Mushroom Risotto

Wild Mushroom Risotto

Mushroom stock:

½ lb. cremini mushrooms

½ lb. white button mushrooms

½ lb. shitake mushrooms

2 quarts chicken stock

½ c. dried porcini mushrooms

4 tbsp butter

3 oz. Madeira wine

Risotto:

3 tbsp butter

2 shallots, finely minced

4 c. Arborio rice

¾ c. white wine

Mushroom stock (reserved)

1 tbsp. minced chives

1 tbsp. Italian parsley

¼ c. grated Pecorino Romano

Salt and freshly ground black pepper

To make the mushroom stock, wash and trim the stems of the fresh mushrooms. Reserve the stems and slice the mushroom caps for use later in the recipe. (Make sure to dust of the dirt first and don’t soak the mushrooms).

Combine the chicken stock, stems, dried porcini mushrooms in a medium saucepan. Bring to a boil, turn down to a simmer, and cook for 30 minutes over low heat. Strain through a cheesecloth and reserve the liquid for the risotto.

Heat a large sauté pan and add 4 tbsp of butter. Add the sliced mushrooms and sauté until browned. Deglaze the Madeira and reduce until almost all the liquid has evaporated. Reserve the mushrooms. (Try to let the Madeira glaze sit, don’t stir).

For the risotto, heat a wide pot or rondeau (flat bottom pot with tall sides) over medium-high heat and add 2 tbsp butter. Add the shallots and sauté until translucent, about 3 minutes. Add the rice and stir the mixture together to coat the rice with the shallots and butter.

Add the white wine, lower the heat and cook, stirring constantly, until the wine has evaporated. Begin adding the mushroom stock, a large ladleful at a time. Continue to add the mushroom stock (slowly and continuously), stirring constantly until the rice is just cooked through and all the stock has been absorbed, about 20 mins. The rice should be slightly al dente but have a creamy consistency and not dry.

Stir in the reserved mushrooms, the remaining tablespoon of butter, chives, and parsley. Top off the risotto with Pecorino Romano and season with salt and pepper to taste.

Serves 6.

Pork Chops with Fennel

Pork Chops with Olives and Fennel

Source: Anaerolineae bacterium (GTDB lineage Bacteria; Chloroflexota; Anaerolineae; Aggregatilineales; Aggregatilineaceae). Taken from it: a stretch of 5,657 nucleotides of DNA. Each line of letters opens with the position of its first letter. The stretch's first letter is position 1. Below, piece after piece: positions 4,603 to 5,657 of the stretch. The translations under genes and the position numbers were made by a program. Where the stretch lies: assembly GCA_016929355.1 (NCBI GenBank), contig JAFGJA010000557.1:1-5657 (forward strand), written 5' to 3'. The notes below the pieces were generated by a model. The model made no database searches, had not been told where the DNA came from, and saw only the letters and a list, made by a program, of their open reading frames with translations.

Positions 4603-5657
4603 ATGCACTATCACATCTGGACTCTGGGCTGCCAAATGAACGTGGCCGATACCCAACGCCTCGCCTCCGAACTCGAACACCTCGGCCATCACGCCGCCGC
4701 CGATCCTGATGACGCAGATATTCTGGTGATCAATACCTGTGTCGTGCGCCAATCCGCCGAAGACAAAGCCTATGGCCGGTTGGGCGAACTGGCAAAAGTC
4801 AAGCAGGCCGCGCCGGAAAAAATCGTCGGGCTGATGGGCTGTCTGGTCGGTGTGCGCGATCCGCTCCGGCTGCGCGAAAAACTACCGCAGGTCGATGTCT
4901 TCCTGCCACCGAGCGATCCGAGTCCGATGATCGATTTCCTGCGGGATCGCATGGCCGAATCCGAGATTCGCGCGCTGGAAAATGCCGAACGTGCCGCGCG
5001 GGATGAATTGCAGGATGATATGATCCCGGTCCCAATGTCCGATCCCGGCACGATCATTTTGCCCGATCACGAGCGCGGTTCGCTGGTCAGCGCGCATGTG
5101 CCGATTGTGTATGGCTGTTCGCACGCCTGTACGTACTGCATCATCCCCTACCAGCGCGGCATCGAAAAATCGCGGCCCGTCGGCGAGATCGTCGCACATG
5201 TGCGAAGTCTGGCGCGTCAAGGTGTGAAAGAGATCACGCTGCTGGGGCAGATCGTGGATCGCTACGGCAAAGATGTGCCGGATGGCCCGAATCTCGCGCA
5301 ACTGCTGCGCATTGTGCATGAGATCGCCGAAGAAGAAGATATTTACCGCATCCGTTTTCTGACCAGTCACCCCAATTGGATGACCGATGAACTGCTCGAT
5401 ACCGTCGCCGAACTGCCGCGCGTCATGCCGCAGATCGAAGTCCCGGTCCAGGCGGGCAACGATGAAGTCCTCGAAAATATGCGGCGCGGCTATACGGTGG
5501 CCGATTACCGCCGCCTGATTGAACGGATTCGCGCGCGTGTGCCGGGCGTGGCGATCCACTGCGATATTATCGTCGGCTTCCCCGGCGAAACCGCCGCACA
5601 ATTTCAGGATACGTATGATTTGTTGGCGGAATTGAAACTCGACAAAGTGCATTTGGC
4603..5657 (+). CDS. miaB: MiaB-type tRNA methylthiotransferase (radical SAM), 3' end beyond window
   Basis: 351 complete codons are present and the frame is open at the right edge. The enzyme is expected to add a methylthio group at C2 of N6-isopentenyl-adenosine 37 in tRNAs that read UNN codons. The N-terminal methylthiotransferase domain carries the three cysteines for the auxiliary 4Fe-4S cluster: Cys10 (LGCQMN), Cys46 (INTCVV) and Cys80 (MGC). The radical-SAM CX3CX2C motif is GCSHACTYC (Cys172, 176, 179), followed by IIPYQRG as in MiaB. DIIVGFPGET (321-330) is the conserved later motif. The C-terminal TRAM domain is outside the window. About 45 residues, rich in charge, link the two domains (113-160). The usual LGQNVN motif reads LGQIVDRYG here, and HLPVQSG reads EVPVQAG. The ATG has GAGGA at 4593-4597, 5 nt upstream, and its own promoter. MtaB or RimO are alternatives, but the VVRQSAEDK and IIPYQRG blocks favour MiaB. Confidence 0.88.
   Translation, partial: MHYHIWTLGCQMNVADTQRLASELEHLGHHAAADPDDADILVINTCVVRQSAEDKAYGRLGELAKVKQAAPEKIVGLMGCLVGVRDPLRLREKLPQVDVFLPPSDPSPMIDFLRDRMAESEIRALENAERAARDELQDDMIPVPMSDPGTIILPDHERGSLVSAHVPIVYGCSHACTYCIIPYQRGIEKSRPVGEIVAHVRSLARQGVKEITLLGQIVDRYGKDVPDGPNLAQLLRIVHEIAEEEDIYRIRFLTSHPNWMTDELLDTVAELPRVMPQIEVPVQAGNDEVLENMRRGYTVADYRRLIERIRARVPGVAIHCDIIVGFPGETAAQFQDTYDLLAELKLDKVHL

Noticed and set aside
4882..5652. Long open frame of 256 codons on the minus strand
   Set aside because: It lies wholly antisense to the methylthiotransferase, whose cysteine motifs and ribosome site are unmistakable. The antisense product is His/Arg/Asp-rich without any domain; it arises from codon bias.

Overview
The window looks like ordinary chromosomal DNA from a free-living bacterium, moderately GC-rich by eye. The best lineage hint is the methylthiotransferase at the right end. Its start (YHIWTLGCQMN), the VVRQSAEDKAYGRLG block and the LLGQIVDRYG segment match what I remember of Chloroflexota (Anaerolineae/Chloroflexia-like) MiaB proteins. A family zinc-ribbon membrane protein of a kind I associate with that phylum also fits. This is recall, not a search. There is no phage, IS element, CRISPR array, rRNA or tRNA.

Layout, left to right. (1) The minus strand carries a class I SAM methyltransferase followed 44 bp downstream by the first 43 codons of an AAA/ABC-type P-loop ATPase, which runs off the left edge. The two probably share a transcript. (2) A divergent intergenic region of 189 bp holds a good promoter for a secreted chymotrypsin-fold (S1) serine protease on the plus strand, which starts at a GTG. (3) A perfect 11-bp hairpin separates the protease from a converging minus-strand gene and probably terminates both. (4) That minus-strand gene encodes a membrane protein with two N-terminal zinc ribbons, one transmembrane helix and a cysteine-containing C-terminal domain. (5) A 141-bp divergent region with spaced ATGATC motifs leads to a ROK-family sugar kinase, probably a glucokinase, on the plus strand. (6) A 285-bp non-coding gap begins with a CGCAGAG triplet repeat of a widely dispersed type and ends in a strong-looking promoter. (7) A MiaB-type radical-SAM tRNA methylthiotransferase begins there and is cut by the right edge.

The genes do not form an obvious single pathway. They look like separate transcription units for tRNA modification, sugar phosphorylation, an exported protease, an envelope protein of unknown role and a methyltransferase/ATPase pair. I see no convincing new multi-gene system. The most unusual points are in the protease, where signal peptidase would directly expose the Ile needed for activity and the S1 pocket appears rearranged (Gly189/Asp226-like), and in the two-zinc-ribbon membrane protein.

¼ c. extra-virgin olive oil

4 cloves garlic, crushed

4 pork rib chops, bone in

Salt and black pepper to taste

1 tbsp. fennel seeds, crushed

1 c. white wine

2 fennel bulbs, cored and quartered or cut into eighths

6 plum tomatoes, peeled, seeded, roughly chopped

¼ c. Gaeta olives, pitted

1 spring rosemary

Heat the olive oil in a large skillet with sides over medium heat. Add the garlic and cook until it turns brown, and remove the garlic. Season the pork chops with salt and add them to the pan. Cook until one side is brown, then turn and brown the other side. Remove and reserve until later. Add the fennel seeds to the pan and cook for 1 minute (toast them lightly to release oils and flavor, watch closely to not  burn them).

Remove the pan from the heat and deglaze with wine. Return the pan to the heat and cook until wine nearly evaporates. Add the fennel pieces, tomatoes, olives and rosemary.

Bring the liquid to a simmer and add the pork chops back to the pan. Cover the pan and cook for 15-20 minutes more or until the internal temperature reaches 150 degrees F. Remove the chops and if liquid is too runny, reduce until it coats the back of a spoon.

This recipe can also be made with veal chops, and for extra flavor and to ensure juicy chops that won’t dry out, soak them in a brine overnight made out of 2 quarts of water, 1 cup of sugar and 1 cup of salt and throw in some chopped up herbs such as rosemary or thyme.

Makes 4 servings.

Pollo alla Toscana

Pollo alla Toscana (Tuscan Chicken)

2 c. dried navy beans, soaked overnight (or canned beans drained and rinsed)

1/3 c. diced slab bacon or pancetta

2 (4 lb.) chickens, cut up into 8 pieces each

Salt and freshly ground pepper

Flour for dredging

1 medium yellow onion, diced small

2 celery ribs, diced small

1 garlic clove, minced

1 cup white wine (dry and crisp, such as Chablis)

2 sprigs fresh thyme

1 tsp. freshly minced rosemary

3 canned plum tomatoes, chopped

2 tbsp freshly minced parsley

Preheat the oven to 350 degrees F.

Drain and rinse the soaked beans. Discard the liquid.

In a medium saucepan, over high heat, bring 5 cups of water to a boil and add the rinsed and soaked beans. Cook them until they are soft, but not mushy. Drain the beans, but reserve the cooking liquid.